, January 01, 2013
Before I begin, let me say that I absolutely adore this book, and I have from the first time I read it three years ago.
Also, this review contains minor (or major, depending on your definition) character/plot related spoilers. You have been warned.
Hold Still is at its heart a story about personal growth, moving on, letting go, and rebuilding one's life in the wake of tragedy. More specifically it's about how Caitlin's best friend's suicide turns her life upside down and forces her to question what had become the most important relationship in her life. While there are many other intriguing secondary characters, I found myself most drawn to Caitlin's personal journey throughout the course of the novel. As the story progresses you see Caitlin isolate herself from the world. You see her blame herself and subsequently punish herself by wrecking one of the most healing relationships she's formed since her Ingrid's death. But eventually she manages to turn her life around again, take control, and mend her broken relationships. It is this transformation that makes the story so powerful for me.
However, that is not to say that the secondary characters aren't important or relevant. Caitlin's parents, for one, are absolutely wonderful, and her mother in particular plays a crucial part in showing Caitlin's development. When Caitlin is depressed she tends to take out her frustration on her mother. What I love about these scenes is that Caitlin is never seen as being justifiable when she does this. Her mother (and father, though there's less conflict here) cares for her deeply, and is repaid for this with snide and often very hurtful remarks. I think some of the most crucial turning points for Caitlin are a) when she comforts her mother in the hardware store after it becomes obvious how much she worries about the possibility of Caitlin being suicidal, and b) when Caitlin gives in to one of her mother's requests willingly and with humor. (This is one of the funniest scenes in the book: after asking Caitlin to leave the door to her room open a crack when her boy friend is over Caitlin says, and I'm paraphrasing here, "Dylan is a lesbian, should I leave the door open when she's over?" "Are you a lesbian, honey?" "well, no" "then I think you can keep it closed.")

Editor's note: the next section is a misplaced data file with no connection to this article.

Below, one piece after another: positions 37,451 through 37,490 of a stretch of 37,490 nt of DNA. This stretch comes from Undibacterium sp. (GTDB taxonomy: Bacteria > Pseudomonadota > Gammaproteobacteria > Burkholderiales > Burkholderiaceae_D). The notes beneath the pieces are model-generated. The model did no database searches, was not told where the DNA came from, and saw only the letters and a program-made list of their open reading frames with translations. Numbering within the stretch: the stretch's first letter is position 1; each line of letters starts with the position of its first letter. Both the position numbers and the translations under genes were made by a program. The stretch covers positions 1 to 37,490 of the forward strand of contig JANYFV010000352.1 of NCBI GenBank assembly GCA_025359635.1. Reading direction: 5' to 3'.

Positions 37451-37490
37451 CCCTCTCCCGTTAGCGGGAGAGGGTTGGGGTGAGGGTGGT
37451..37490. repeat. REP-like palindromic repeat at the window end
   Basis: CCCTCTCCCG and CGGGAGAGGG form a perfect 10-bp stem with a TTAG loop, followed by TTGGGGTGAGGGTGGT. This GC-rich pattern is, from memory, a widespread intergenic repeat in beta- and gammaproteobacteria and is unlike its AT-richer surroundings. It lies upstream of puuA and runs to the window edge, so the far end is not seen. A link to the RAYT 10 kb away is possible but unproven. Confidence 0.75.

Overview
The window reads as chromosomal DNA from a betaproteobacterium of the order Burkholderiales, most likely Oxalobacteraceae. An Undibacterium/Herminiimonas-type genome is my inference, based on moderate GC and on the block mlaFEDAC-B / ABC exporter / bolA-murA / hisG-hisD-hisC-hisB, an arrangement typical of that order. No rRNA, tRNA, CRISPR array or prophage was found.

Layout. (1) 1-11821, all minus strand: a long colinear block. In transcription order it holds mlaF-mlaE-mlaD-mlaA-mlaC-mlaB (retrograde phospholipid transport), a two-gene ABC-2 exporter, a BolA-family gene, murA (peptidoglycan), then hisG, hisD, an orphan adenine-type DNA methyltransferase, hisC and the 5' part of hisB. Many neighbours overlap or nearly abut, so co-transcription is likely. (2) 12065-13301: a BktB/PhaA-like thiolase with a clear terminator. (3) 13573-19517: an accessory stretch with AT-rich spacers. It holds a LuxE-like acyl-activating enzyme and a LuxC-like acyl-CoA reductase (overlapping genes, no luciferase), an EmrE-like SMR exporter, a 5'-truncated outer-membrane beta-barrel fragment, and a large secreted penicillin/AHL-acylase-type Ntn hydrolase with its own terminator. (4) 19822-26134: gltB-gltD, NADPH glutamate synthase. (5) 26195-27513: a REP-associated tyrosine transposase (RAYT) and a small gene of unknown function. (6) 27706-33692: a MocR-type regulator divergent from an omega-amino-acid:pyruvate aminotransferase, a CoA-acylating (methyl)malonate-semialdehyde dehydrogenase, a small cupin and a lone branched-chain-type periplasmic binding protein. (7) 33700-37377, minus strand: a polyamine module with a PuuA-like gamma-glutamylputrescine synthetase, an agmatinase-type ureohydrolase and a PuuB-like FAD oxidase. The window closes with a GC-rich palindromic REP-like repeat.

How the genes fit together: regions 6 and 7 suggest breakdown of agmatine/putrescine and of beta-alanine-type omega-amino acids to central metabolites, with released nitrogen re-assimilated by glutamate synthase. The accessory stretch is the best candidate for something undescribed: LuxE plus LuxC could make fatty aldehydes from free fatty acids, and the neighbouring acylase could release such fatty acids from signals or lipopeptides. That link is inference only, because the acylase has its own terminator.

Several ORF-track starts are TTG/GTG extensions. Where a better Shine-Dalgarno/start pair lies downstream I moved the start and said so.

Which brings me to Caitlin's schoolmates (and Maddy, who is in high school as well, but goes to school in San Francisco). In general I think LaCour does an excellent job characterizing the social hierarchy in a suburban high school, as well as what happens when you don't really fit into that hierarchy. This is shown most eloquently through the students' treatment of Dylan (while there's no bullying because she's gay, she isn't exactly welcomed, either), as well as the way Caitlin has never really fit in, and how Jason is treated as the token black guy in a generally white school. As for my opinions on the characters themselves, I adore Dylan and Maddy--Dylan is such a source of wisdom, and ultimately inspiration, for Caitlin, especially when it comes to recognizing that she isn't the only suffering after Ingrid's death. Maddy is just lovely, there's really no better word to describe her, but she's also wise in a more conscious way than Dylan is. Furthermore, I think that Alicia and Henry, while not very likable, are really well characterized, and Henry even manages to be sympathetic as the privileged rich kid who can get away with anything, but has never known much love rom his socialite parents. Taylor is a bit too good to be true (when does the popular guy actually go for the odd one out, really?), but is adorkable enough to pull it off. He also gets really excited about history and pirate mathematicians, which earns him points in my book.
Lastly, one thing I've heard many times is that readers wish there had been more of Ingrid's story in the book, and/or that the official synopsis was misleading. I will say this: Hold Still is not a story about Ingrid, or about her suicide. Hold Still is a story about recovery, forgiveness, and the power of the human will. LaCour goes many places thematically in the novel, and many of them are dark, but the story ends on a hopeful note. Yes, sometimes tragedy strikes, and yes sometimes you lose people and can never get them back. Sometimes you let people down. Ultimately, though, life will get better, and whether the rubble of the past remains or is blown away, you can turn your life around again.